San Diego State’s Native American Student Alliance has collaborated with the university on initiatives to better recognize the native and indigenous population on campus.
NASA Chair Lane Yazzie said a proposal was initiated last semester to establish a native resource center with the help of faculty, staff, students and President Adela de la Torre.
The proposal was officially approved last spring, and NASA is now planning for the future opening of the resource center.
“Within the last semester, as the president was transitioning into the office, she wanted to do more to support the native community, so we submitted a proposal,” Yazzie said. “Through the resource center, we would have different opportunities to figure out what else we need to do for students on campus.”
Yazzie said NASA is a culturally-based organization that supports native and indigenous-identifing students.
“Overall, our mission is that we’re here to represent native students, invite and unify the native campus, as well as non-native students to learn about our culture and history,” Yazzie said.
Yazzie added in another recent initiative, faculty, staff and native members created a resolution for the University Senate to adopt an official Kumeyaay land acknowledgement statement, officially declaring the location of campus as being on Kumeyaay land. The resolution unanimously passed by the University Senate on Sept. 3.
In recognition of this decision, banners were hung along Campanile walkway. Written in both English and Kumeyaay, the banners read, “You are learning on Kumeyaay land.”
“We met with administration to establish these banners because they wanted to celebrate that the resolution would be passed and share with the student population that this is Kumeyaay land,” Yazzie said.
NASA Secretary Skylar Beasley said the Kumeyaay people make up most of the 19 native tribes in San Diego.
“The Kumeyaay people are indigenous to San Diego,” Beasley said. “There are many different classifications under Kumeyaay, but the Kumeyaay population is largely in San Diego and also goes into Mexico.”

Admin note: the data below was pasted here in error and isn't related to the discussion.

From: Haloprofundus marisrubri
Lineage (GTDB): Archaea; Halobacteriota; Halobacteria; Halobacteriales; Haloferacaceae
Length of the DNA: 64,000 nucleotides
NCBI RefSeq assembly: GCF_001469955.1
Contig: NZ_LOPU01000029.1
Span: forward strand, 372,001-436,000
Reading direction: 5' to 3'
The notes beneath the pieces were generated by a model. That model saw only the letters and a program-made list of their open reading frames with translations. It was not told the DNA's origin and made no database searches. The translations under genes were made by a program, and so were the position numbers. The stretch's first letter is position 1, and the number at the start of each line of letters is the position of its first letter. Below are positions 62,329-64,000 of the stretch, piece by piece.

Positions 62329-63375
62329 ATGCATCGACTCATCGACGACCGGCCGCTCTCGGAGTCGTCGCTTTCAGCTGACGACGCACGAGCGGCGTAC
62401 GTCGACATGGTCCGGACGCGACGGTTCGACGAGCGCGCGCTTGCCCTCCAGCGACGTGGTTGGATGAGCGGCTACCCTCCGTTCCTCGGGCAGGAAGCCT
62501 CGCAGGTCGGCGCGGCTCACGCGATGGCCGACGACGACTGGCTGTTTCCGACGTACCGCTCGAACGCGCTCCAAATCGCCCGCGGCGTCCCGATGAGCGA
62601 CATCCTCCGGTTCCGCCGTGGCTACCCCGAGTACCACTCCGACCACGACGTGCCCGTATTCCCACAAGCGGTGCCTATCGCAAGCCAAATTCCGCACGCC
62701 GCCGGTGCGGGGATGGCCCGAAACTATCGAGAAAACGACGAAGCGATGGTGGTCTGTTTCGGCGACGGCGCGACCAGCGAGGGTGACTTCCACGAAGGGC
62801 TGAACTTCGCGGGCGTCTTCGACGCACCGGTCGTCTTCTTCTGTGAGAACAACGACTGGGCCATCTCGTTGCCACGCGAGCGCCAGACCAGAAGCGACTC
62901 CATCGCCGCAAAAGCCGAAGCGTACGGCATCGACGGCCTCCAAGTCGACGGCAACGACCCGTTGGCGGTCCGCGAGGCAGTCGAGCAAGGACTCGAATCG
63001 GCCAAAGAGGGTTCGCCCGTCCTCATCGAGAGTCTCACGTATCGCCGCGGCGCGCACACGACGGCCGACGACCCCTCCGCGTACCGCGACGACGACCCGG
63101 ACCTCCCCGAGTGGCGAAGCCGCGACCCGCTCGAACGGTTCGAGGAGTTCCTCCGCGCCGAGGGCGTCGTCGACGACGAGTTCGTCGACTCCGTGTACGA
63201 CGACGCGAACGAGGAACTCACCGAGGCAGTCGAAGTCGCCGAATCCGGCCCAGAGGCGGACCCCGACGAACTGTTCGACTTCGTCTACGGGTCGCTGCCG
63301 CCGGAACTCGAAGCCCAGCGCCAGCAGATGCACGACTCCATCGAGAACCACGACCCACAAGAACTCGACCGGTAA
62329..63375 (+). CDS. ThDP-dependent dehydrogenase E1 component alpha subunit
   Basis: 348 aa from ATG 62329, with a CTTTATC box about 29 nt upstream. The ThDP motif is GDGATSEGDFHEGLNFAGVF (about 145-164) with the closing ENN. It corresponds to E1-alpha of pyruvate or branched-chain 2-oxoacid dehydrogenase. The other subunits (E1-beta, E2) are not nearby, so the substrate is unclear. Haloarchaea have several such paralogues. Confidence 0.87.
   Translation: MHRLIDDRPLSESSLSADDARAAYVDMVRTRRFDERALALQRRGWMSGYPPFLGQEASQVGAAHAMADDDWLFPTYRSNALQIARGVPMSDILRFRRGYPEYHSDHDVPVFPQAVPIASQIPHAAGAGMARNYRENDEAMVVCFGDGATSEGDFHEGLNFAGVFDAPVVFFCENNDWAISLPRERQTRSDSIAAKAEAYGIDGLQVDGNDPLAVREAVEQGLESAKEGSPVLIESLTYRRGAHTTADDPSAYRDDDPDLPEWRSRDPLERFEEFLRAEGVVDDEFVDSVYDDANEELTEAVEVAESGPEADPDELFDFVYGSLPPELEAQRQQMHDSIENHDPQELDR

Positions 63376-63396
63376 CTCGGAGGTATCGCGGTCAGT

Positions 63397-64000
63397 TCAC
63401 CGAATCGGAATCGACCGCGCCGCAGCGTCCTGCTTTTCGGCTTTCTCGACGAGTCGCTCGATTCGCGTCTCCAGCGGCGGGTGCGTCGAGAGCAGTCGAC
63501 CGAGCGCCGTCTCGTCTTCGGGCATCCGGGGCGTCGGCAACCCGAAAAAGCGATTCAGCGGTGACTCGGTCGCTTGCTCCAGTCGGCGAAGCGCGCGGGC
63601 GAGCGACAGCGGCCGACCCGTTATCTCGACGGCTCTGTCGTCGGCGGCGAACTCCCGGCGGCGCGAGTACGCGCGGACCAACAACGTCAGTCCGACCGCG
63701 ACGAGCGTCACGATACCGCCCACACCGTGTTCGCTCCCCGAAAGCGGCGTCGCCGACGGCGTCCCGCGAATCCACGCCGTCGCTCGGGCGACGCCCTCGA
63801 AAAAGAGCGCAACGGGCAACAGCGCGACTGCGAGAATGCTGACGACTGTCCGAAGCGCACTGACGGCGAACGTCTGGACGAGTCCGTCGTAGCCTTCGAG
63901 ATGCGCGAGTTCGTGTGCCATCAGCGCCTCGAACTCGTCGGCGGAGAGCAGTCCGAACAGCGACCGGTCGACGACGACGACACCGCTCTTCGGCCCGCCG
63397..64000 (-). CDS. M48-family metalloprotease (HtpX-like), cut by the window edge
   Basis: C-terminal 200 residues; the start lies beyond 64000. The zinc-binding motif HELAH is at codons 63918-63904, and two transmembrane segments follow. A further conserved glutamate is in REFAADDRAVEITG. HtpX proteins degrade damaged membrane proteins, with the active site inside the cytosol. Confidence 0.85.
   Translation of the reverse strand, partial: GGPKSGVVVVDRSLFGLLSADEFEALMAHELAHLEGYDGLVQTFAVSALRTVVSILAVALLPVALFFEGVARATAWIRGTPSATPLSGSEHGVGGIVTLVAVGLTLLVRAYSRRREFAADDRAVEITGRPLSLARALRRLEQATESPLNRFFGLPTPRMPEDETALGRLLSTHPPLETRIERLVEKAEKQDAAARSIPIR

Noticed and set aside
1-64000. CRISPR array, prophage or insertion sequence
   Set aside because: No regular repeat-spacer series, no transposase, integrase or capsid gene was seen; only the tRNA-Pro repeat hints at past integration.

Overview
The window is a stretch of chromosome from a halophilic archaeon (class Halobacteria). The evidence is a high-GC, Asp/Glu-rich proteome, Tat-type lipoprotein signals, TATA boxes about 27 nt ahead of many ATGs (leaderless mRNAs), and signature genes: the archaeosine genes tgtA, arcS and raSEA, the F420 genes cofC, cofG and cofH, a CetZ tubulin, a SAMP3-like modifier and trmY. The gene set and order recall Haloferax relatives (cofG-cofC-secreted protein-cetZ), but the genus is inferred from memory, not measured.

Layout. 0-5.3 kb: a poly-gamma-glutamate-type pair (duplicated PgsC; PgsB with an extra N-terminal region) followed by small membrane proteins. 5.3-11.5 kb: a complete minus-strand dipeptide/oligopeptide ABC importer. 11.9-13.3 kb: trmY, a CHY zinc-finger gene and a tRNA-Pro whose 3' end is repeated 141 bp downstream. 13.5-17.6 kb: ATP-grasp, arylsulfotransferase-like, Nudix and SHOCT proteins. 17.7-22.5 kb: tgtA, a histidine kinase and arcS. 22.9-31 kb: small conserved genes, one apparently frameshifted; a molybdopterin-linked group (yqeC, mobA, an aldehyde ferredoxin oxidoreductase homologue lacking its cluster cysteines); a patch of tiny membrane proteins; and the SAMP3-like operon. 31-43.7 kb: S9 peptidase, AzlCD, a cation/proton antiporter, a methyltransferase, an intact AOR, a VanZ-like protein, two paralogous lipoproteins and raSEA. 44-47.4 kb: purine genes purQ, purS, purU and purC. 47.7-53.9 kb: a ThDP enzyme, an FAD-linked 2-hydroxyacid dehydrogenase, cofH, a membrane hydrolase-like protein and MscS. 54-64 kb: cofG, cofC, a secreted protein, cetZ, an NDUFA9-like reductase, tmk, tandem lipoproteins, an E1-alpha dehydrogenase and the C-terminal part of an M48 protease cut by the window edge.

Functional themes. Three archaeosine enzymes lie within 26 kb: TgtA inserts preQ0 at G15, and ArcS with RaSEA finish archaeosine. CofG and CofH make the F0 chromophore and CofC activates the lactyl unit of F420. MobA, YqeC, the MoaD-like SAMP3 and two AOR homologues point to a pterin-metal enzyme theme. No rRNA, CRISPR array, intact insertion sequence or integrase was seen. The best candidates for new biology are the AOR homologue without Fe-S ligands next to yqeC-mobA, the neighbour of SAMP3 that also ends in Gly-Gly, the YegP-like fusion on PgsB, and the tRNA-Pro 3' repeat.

Beasley also said she believes representation is really important, especially on Kumeyaay lands.
“I’m Kumeyaay, which is partially why I’ve been very involved in the Kumeyaay efforts because I’m one of the only Kumeyaay on campus,” Beasley said.
Yazzie said representing their people and community is necessary because it’s a very small community, making up less than one percent on campus.
“Because our demographics are very small, we’re very close and very family-oriented, and we know all the other natives on campus, even faculty, staff and administrators who are native,” Yazzie said. “In addition, we have a great opportunity to really advocate for our own selves.”
Yazzie added there are some upcoming events in celebration for the native population on campus, more specifically, the Indigenous Peoples Day in October to raise awareness about abolishing Columbus day and establishing an official Indigenous Peoples Day here on campus.
“We want to really make our presence known, that we’re here and we’ve survived colonization with resiliency, and (we’re) really figuring out how we can connect our communities who have been affected by colonization,” Yazzie said.
On top of Indigenous Peoples Day, November is the nationwide official celebration for natives, highlighting a series of important events that bring together the native community, Yazzie said.
“All throughout the month, in collaboration with the American Indian Studies Department, we collaborate by doing workshops and socials with the goal to center our native voices, students (and) community members,” Yazzie said.
NASA meets on Tuesdays from 4:30 to 6:30 p.m. in the Arts and Letters building in room 361.